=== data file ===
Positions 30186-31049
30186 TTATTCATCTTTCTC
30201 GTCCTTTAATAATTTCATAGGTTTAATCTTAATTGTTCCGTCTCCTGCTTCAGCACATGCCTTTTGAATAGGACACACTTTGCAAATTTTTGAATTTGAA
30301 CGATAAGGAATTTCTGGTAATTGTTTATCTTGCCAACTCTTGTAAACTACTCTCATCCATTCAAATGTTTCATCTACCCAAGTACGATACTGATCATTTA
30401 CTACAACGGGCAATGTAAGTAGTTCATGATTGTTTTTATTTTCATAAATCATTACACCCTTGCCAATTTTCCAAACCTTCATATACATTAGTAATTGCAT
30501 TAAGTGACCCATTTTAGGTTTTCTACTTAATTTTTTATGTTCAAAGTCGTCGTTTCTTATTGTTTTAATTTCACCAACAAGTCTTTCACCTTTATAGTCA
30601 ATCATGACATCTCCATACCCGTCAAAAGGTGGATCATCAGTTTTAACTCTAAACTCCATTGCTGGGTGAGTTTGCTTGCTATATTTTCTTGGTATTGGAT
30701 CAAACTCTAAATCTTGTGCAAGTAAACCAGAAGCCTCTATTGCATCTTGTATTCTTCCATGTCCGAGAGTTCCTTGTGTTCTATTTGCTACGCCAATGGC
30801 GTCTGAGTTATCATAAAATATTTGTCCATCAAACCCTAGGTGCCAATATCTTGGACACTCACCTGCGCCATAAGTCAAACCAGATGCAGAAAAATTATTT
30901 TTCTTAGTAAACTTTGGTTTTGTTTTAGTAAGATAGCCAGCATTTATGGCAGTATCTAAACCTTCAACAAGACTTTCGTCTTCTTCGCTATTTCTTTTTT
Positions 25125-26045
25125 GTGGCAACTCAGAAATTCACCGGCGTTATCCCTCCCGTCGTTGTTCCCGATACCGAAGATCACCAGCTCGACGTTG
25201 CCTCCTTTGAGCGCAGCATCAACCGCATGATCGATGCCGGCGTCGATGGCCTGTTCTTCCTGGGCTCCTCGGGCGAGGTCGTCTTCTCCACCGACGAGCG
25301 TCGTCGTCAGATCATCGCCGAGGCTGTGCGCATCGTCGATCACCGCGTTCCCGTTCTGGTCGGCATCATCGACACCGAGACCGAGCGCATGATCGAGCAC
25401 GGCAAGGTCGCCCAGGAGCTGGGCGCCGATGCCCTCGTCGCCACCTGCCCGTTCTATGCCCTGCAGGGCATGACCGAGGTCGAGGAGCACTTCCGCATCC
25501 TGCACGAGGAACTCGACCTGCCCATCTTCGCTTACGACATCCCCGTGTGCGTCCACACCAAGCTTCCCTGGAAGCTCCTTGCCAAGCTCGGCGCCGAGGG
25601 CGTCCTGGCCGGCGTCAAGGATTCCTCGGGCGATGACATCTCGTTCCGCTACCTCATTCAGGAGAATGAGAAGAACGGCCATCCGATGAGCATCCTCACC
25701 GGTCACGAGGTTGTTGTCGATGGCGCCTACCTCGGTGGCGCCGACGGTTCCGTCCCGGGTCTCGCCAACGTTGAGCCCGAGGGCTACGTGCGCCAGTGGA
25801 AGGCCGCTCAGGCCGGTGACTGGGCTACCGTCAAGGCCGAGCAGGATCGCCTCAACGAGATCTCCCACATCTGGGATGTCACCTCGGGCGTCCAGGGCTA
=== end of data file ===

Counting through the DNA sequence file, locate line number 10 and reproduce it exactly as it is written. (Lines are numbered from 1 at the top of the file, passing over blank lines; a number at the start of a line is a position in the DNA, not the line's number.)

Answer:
30901 TTCTTAGTAAACTTTGGTTTTGTTTTAGTAAGATAGCCAGCATTTATGGCAGTATCTAAACCTTCAACAAGACTTTCGTCTTCTTCGCTATTTCTTTTTT